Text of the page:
Wednesday, October 17, 2012

Evaluating Where We are and the Future to Come

This was first posted elsewhere in January, 2012. There have been minor comments added today.

Background to this Post

For the last six weeks, I've been reducing a pile of paper, some 8000 printed pages from the Internet, collected over the last year, into something I can organize and understand. I promised my wife Carolyn to clear away the pile before Christmas.

Now I've now got about 500 pages in six or seven categories. I'm full to overflowing with detail, having read and re-read this material; I'm still trying to make the best sense of it.

The World Economy

The triumph of modern economics was the apparent ability to intervene in business cycles, and to "fine-tune the economy," as a New Zealand Prime Minister, Mr. Robert Muldoon used to say. For all of my adult life when unemployment threatened to rise, we've found ways to pump up the cash supply, and make the big bad wolf go away. For sixty years most countries have been creating a debt bubble that they can't sustain today.

In 1972, we heard about OPEC for the first time, and we suffered the first oil shock, with car-less days, and higher fuel prices. It's recently been argued that real wages stopped rising about the same time, and that the two events are connected. Certainly, the neo-liberal economic reforms that swept the world under Reagan and Thatcher, or with Douglas and Richardson here in New Zealand, were an attempt to deal with changing times, by letting the market play a dominant role. At the time, it was necessary change, in my view. Those reforms bring us our present problems, where the success of markets, combined with the failure of markets, threatens to destroy the world.

Today, most of the developed world has financial obligations that can't be met unless the economy grows at a much faster pace. But in all the developed countries economic growth seems to be impossible to achieve. If there is no growth, the debt can't be repaid and the interest on the debt is also in doubt. The only way out for Europe and the USA, but not only them, is to promote inflation, to devalue the currency in real terms. That's a form of fraud, which meets the letter of the law, but steals from both creditors and savers. Look at the price of gold and silver, for evidence that people with cash reserves, prefer to hold much of that in metal, rather than in bank deposits.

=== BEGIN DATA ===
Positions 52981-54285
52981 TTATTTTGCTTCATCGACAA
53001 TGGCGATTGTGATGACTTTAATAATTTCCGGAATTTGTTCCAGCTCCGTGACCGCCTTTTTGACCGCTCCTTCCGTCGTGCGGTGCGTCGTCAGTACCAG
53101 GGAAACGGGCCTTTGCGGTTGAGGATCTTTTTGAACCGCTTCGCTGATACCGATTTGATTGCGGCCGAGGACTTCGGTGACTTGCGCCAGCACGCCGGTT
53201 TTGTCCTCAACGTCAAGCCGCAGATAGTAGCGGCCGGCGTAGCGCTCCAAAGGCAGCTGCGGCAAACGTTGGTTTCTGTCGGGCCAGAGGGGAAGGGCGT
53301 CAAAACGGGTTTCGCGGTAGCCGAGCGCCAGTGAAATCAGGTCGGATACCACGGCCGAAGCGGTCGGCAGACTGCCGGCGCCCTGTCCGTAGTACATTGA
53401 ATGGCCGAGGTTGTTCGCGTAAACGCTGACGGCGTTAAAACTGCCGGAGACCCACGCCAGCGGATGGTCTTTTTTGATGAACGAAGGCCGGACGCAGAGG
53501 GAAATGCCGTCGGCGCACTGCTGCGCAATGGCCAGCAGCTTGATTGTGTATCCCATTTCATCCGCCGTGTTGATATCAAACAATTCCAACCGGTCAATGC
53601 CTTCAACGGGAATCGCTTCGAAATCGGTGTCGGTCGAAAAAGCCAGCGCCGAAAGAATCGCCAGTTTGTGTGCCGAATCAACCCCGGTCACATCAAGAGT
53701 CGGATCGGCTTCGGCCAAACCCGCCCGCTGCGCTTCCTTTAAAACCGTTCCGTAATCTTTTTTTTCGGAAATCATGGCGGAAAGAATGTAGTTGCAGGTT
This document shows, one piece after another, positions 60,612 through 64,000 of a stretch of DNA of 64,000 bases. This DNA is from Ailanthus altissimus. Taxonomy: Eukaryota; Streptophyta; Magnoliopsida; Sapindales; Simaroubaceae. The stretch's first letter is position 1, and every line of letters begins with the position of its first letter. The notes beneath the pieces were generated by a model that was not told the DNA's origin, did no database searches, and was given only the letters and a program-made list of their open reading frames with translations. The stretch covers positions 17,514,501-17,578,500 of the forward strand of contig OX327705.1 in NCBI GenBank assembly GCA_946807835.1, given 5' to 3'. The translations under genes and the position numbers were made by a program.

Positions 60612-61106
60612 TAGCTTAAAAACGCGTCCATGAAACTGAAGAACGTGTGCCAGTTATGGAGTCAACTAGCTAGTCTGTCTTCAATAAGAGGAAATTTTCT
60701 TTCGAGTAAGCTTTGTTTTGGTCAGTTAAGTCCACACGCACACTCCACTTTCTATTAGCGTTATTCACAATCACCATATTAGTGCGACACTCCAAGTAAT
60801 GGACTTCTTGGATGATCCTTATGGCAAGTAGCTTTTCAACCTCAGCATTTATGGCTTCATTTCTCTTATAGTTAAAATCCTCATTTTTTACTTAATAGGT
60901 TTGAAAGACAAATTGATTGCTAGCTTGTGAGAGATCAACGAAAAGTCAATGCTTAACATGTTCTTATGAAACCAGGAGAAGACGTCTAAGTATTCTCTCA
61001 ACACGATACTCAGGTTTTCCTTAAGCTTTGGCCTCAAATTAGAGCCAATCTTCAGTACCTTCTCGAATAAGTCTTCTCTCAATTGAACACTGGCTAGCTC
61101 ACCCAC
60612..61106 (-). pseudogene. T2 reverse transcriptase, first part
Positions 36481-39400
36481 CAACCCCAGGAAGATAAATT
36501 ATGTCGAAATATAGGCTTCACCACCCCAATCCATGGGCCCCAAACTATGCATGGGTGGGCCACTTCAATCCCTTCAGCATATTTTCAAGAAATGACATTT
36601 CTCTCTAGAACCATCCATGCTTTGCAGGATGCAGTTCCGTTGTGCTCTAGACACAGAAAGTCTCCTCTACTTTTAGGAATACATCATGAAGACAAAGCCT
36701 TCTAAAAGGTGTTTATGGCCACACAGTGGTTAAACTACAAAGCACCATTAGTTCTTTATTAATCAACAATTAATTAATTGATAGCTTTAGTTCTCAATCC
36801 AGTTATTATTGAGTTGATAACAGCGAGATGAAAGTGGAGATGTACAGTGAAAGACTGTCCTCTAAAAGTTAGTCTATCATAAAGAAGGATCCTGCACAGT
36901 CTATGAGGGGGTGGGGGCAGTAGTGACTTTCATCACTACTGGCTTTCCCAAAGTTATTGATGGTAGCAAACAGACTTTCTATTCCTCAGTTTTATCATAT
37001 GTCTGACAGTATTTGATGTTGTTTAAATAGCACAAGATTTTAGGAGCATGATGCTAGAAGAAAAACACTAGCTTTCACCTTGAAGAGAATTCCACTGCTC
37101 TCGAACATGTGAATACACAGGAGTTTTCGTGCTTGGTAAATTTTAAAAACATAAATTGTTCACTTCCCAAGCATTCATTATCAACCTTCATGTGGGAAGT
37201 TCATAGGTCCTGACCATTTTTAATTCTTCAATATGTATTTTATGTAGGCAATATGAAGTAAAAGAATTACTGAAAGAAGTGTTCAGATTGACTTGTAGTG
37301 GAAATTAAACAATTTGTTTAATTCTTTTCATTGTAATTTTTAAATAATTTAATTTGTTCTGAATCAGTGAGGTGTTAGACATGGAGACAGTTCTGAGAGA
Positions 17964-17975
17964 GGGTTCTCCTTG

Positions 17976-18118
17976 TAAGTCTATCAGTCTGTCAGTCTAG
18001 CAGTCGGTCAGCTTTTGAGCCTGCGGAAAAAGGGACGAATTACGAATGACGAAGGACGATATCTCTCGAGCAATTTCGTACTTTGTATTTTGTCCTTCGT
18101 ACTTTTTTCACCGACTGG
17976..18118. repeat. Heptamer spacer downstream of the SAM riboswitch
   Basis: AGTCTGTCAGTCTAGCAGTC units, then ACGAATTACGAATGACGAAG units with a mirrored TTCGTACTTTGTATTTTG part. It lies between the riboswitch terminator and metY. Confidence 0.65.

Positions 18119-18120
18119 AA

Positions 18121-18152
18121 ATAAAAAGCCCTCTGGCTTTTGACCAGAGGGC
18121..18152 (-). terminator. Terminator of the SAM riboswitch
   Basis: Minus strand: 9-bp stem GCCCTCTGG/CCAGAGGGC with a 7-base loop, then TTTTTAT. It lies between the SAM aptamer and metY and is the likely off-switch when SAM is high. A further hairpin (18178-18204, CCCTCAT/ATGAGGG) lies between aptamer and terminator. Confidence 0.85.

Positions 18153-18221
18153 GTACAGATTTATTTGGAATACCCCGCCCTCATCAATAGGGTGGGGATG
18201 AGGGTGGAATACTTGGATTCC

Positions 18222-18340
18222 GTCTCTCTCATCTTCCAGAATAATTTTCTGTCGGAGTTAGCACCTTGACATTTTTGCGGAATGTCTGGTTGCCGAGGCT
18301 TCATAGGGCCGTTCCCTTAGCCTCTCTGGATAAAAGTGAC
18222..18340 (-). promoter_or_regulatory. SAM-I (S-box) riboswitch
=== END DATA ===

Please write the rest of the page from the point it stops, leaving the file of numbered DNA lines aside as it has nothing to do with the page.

The financial leaders of the world are working overtime to prevent riots in the street, and collapse in the markets. There's no way to tell how that will turn out, there are simply too many variables and unknowns. The status quo can't continue, but perhaps we can find a new solution if we hang in there for long enough.

Is "collapse" likely?

At any time, the financial failure of a nation state, or a major company (or bank), or a strong rise in the price of oil, could tip the economy of a country, probably many countries, into economic collapse. We can go from normal to unsettled in a month, and from unsettled to collapse in two days. By day three the banks are closed. By day five the shops are empty, and many people are out of a job. People agree to work for nothing just to get the system restarted.

Look at the economic history in Argentina and the many Russian Republics for what happens next. Years of struggle made worst by political and economic corruption. People work for months without pay. People with bank savings find they cannot access those savings months or even years later. Billions are made in speculative markets, by insiders, or criminal gangs. as the value of assets plunges. and control of the counties wealth is stripped away. Perhaps in little new Zealand we can do better than that.

The New Zealand Political Scene

Here in New Zealand, today, such a collapse looks impossible. I worry that the face of the smiling Prime Minister, John Key; the man who is troubled by nothing, might be setting NZ up for a fall. I prefer Bill English's more firmly set jaw. I worry that we are borrowing too much now, just to keep political promises made. The National Party (And the Labour Party, for that matter.) are committed to future growth in the economy. For them borrowing makes sense. I'm suggesting that for reasons beyond our control, future growth won't happen, and that the debt we are creating will become a future problem. We should be taking some more pain now.

I expect the price of oil to be volatile this year. Over US$140.00 a barrel at some stage. (Because of the Global Financial Crisis continuing, that prediction was wildly wrong.) This will depress the world economy. The price of oil will fall, but it will rise again. The economy will grind along without growth, perhaps with some depreciation, especially in house prices and commercial rents. The economy can limp along in this way indefinitely, as Japan has for the last 20 years, but always threatened by the possibility of shifting from unsettled to collapse almost overnight.

Commodity prices are currently falling, but they will rise. Inflation will become an everyday reality, but your income won't rise, and may fall. People will become more and more disenchanted with the way things are going.

There are great new business opportunities in this uncertain and cloudy environment, but there are few people with the resources and the courage to take the risk.

We could easily have a change of government in 2014, but to switch from a National led to Labour led coalition is no answer unless someone understands what the problem is. Unless we all understand what the problem is.

What we should be doing.